SpaceX goes medical

9 mins. to read
SpaceX goes medical

Space exploration and biotech team up in zero gravity

I recently argued that SpaceX is much more than a billionaire’s ego trip – even if its revenue model is sometimes obscured by grandiose schemes like taking rich tourists to the moon. Some news has recently emerged on the NASA website which confirms my view that space is becoming a serious business – and which promises an exciting crossover between space travel and medical research.

The SpaceX capsule Dragon safely returned to Earth from its latest mission to the International Space Station (ISS) on Sunday, 19 March – and it came back with the results of some important medical experiments. A number of ongoing initiatives, including the Microgravity Expanded Stem Cells project and the Tissue Regeneration-Bone Defect study, are taking advantage of zero gravity conditions in space to conduct experiments in the realm of life science.

Test samples from those studies were part of Dragon’s cargo. A number of biopharma companies and medical institutions, including pharma giant Merck (NYSE:MRK) and the Mayo Clinic (a major US medical research institute based in Wisconsin), have been using micro gravity to research drug development.

The Microgravity Extended Stem Cells Project

This stem cells project seeks to understand how cells propagate in zero and micro gravity as compared to Earth’s gravity, and whether this has an effect on the genetic coding of cells produced.

Consider that, at present, scientists simply do not know whether a baby could be conceived in zero or micro gravity and whether an embryo would develop normally in space – or on Mars where the gravitational pull is only 38 percent of that of the Earth. (So if you weigh a burly 100 kilos on Earth you will only weigh a svelte 38 kilos on Mars). Unless babies can be born on Mars there will be no true Martians – and all personnel in a future space colony will have to be replaced over time by new immigrants from Earth.

According to NASA’s website[i], human stem cells must be expanded in order to be used in various medical therapies. Scientists currently have no efficient way to do this, but the idea is that stem cell expansion may accelerate in micro gravity. The Microgravity Expanded Stem Cells programme cultivates human stem cells aboard the ISS for use in clinical trials to evaluate their use in treating diseases, strokes and other conditions.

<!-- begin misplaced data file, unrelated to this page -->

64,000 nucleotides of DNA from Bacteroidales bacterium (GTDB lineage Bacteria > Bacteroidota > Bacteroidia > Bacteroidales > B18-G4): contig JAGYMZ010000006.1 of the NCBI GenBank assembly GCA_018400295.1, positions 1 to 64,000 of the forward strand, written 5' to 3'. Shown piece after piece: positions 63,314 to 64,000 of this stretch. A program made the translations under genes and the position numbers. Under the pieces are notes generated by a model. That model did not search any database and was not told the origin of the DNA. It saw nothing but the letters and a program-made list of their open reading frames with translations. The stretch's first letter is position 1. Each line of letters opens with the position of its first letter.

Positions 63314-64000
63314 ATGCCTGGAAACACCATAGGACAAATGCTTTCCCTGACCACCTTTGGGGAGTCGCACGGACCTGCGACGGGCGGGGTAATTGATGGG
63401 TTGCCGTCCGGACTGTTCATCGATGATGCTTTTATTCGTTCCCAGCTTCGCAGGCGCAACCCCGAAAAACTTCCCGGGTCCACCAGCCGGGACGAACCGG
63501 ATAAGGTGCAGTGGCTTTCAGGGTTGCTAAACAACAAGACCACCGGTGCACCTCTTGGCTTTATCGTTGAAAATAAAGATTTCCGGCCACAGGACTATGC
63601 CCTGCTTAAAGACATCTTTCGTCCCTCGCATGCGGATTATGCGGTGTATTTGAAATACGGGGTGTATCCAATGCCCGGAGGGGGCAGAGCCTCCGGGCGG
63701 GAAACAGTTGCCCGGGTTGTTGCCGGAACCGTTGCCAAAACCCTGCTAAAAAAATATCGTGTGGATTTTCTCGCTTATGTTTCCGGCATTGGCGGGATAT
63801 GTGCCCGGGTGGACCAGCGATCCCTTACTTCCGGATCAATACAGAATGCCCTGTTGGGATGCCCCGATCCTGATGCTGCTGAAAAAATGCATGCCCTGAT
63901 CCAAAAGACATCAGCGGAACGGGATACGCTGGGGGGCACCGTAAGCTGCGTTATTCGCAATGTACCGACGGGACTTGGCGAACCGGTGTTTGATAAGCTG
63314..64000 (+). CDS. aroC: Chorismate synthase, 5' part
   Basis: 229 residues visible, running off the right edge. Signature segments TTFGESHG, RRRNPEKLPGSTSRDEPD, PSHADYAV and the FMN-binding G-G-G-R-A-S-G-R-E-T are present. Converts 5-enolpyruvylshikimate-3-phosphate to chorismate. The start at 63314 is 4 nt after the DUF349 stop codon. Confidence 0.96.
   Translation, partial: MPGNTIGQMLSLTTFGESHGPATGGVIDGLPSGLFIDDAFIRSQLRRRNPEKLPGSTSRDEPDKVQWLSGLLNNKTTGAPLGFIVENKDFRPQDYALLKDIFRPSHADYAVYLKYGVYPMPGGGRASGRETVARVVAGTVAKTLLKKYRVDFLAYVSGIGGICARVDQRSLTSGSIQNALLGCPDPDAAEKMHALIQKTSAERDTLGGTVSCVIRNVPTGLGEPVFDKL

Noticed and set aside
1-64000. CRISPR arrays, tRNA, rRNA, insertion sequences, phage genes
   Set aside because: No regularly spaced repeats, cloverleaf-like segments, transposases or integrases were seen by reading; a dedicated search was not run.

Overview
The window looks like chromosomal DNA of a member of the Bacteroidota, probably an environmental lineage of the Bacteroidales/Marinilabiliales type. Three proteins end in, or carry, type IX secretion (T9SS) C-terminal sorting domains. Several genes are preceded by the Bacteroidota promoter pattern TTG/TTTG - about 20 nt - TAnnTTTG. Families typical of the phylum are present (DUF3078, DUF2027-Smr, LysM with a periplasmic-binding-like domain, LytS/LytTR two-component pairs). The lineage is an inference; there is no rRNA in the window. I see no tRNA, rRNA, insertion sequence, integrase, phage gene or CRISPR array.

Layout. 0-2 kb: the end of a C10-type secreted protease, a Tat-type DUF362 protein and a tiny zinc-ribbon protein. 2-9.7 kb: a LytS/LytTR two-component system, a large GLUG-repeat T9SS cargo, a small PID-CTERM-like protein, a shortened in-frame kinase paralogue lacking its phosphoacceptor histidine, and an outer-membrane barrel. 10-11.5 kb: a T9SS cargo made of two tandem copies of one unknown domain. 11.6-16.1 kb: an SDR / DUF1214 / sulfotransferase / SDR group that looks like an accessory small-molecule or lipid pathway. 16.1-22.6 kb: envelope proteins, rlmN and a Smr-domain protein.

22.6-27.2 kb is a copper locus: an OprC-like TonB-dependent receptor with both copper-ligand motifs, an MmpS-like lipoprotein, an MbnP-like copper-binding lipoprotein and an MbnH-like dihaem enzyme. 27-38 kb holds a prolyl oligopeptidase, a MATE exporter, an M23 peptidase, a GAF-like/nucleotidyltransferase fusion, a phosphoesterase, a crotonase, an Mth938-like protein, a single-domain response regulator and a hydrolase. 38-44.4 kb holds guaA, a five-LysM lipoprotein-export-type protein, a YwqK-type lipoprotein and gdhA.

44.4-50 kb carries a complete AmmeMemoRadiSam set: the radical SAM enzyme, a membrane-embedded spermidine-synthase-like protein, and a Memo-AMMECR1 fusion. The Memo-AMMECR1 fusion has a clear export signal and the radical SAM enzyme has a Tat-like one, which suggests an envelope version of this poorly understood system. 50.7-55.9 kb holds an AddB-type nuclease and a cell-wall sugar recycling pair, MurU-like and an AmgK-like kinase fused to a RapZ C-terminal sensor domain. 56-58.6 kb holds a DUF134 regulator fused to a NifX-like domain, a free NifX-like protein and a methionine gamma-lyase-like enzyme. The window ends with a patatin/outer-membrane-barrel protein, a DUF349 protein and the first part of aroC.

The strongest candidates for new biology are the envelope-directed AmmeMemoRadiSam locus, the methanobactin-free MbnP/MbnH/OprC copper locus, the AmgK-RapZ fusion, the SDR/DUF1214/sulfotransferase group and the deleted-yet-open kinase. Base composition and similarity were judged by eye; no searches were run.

The Tissue Regeneration-Bone Defect Study

The Tissue Regeneration-Bone Defect programme (also more snappily known as Rodent Research-4) carries out systems biology studies to understand the physiological events associated with wound healing mechanisms under differing gravitational forces. It is hoping to identify potential signatures to identify if wounds heal faster or slower in zero gravity. The results of this programme will provide a new understanding of biological healing mechanisms and the efficacy of drugs used for osteoporosis in zero gravity. The Dragon spacecraft was carrying tissue from 40 mice to determine how bone fractures heal in zero gravity.

Also, we know that astronauts tend to lose bone density on long missions in zero gravity and ways must be found to reverse this. By the time an astronaut returns from a round-trip to Mars he or she may risk snapping bones as they step out of the spacecraft on Earth – unless a remedy is found.

International Space Station Medical Monitoring

NASA and its partners subject astronauts to rigorous and systematic clinical evaluations before, during and after their missions in space. These evaluations include physical examination by the crew surgeon, neurological assessments, vision, hearing and dental assessments, electrocardiograms, bone densitometry, ultrasound imaging, clinical laboratory tests (blood and urine) and body mass measurement.

In particular, biometric data is collected before and after flight to determine whether or not aberrations in chromosomes may have occurred following space flight due to radiation exposure.

Any return journey beyond Mars to the outer solar system will take decades rather than years and astronauts who live long and stay fit-for-life will be at a premium.

Astronauts also undergo physical fitness tests and nutritional assessments. Inflight dietary intake is monitored and body mass measurements and blood chemistry data are obtained on a continuous basis.

There is therefore a demand for wearable devices which track personal health information exemplified by Fitbit’s (NYSE:FIT) Fitness Wrist Band and Apple’s (NASDAQ:AAPL) iWatch Strap.

Regular readers will know that I have been arguing in favour of the roll-out of a digital NHS by means of which citizens would collect medical data on smartphones with specialist apps and upload them continuously to an ever wakeful mobile doctor. The NASA health monitoring programme may teach us how to facilitate this ideal most efficiently.

Astronauts need medicines too

Exposure to high levels of cosmic radiation during long space journeys could make an astronaut’s chances of developing cancer one hundred percent certain without some kind of prophylactic. The solution could be a new family of anti-ageing drugs which promote effective cell DNA repair.

Jim Mellon is currently working on a book call Juvenescence which is about how new medical technologies coming on stream in the next decades will extend human longevity – perhaps significantly. This is of particular interest to those who think about space travel: any return journey beyond Mars to the outer solar system will take decades rather than years and astronauts who live long and stay fit-for-life will be at a premium.